One hundred years from today, we do not think any of us will want to be remembered as the county that had the greatest number of ball fields in the nation. That would be an achievement of dubious distinction.

We have a new county executive and a new council. Let us hope that they will support a new vision for Howard County, and let that vision begin to come into fruition with the building of the nature park.

David H. Barrett


Columbia needs height limitations

Although I publicly supported one of County Executive Ken Ulman's opponents in the recent election, I am writing now to state that I am truly excited about Mr. Ulman's visionary proposals for Columbia's downtown, unveiled Nov. 3 and available on his Web site at http:--www.kenulman. com.

I was further delighted to read last week's Flier article announcing that Mr. Ulman has already taken a major step toward implementing his commitments by seeking County Council support for legislation that would enact height limitations in downtown [Columbia], including preventing the construction of the widely opposed 275-foot Plaza Towers condominiums.

Downtown Columbia lies within Mary Kay Sigaty's County Council district. A signature feature of Ms. Sigaty's campaign was her steadfast commitment to height limits in downtown.

I urge the other County Council members to follow Mr. Ulman's and Ms. Sigaty's lead in immediately enacting such legislation.

To paraphrase Vernon Swaback's eloquent presentation at General Growth Properties' "Voices of Vision" forum, we humans don't really have a choice about how we do development. We must make our communities human in scale and environmentally sustainable or we simply will not survive.

Thanks to Mr. Ulman and Ms. Sigaty for progress toward this imperative goal. Our elected officials will need to hear frequently, firmly and supportively that we will back them up when they have the courage to do the right thing.

Please let them know that they can count on us and that we are counting on them.

Rebecca Johnson


Political hypocrisy on seniors tax cut

Our new Howard County executive is committing the ultimate political hypocrisy.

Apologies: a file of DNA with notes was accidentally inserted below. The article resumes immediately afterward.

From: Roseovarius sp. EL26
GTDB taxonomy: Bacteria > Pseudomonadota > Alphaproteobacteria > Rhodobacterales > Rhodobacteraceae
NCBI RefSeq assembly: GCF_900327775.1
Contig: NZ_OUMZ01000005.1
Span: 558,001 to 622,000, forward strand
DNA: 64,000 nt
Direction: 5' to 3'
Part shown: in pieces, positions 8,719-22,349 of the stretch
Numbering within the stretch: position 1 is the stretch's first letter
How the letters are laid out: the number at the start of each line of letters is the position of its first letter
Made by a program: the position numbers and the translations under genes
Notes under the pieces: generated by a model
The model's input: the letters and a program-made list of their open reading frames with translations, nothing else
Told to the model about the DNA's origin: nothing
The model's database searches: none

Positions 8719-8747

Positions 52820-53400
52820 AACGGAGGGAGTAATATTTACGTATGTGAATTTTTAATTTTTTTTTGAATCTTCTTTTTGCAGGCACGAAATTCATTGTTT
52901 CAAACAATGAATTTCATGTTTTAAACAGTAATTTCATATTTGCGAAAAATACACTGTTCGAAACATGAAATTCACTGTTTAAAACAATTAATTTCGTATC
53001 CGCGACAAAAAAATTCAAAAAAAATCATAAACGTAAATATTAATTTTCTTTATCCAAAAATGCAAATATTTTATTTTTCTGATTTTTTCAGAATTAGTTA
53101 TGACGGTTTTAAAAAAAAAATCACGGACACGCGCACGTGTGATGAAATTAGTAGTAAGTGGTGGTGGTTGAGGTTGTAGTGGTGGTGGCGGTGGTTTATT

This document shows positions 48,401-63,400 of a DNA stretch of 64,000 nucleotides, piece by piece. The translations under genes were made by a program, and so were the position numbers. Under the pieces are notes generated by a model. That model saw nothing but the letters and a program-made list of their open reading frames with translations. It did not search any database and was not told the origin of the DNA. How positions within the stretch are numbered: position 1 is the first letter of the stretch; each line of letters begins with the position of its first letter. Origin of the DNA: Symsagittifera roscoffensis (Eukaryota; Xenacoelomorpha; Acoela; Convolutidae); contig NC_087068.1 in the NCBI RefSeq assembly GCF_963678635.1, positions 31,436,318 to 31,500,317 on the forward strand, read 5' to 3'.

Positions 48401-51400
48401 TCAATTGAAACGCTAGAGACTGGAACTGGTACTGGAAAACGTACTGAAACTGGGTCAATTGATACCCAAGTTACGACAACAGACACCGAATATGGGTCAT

Prior to the November election, as a council member, he was a leading supporter of the seniors property tax bill. Now, after being elected, he is appointing a study committee to review it. I am sure the recommendations will include reductions to -- if not elimination of -- the benefits to Howard County's seniors.

By supporting the bill prior to election, he claimed the full benefits of getting the bill passed. Now, with a study committee, he hopes to absolve himself of any blame for the reductions or eliminations.

I am sure he also hopes the voters have short memories.

Even at 70-plus years, my memory is not that short.

J. Edward Head


Irresponsible journalism

For the second time this year, the Howard section of The Sun has chosen to publish a featured article that promotes smoking.

The first was not even a Howard County business, but a "Water Pipe Bar" in the Frederick area. Today, I see an article promoting a cigar store in the Columbia Mall.

According to the Howard County Office of Economic Development, there are over 7,000 small businesses in our county. I can't understand why The Sun, would choose to promote a business that advances such a deadly habit.

I consider this irresponsible journalism and a complete breakdown in your decision-making and oversight process.

Alan Jefferson

Ellicott City

Copyright © 2019, The Baltimore Sun, a Baltimore Sun Media Group publication | Place an Ad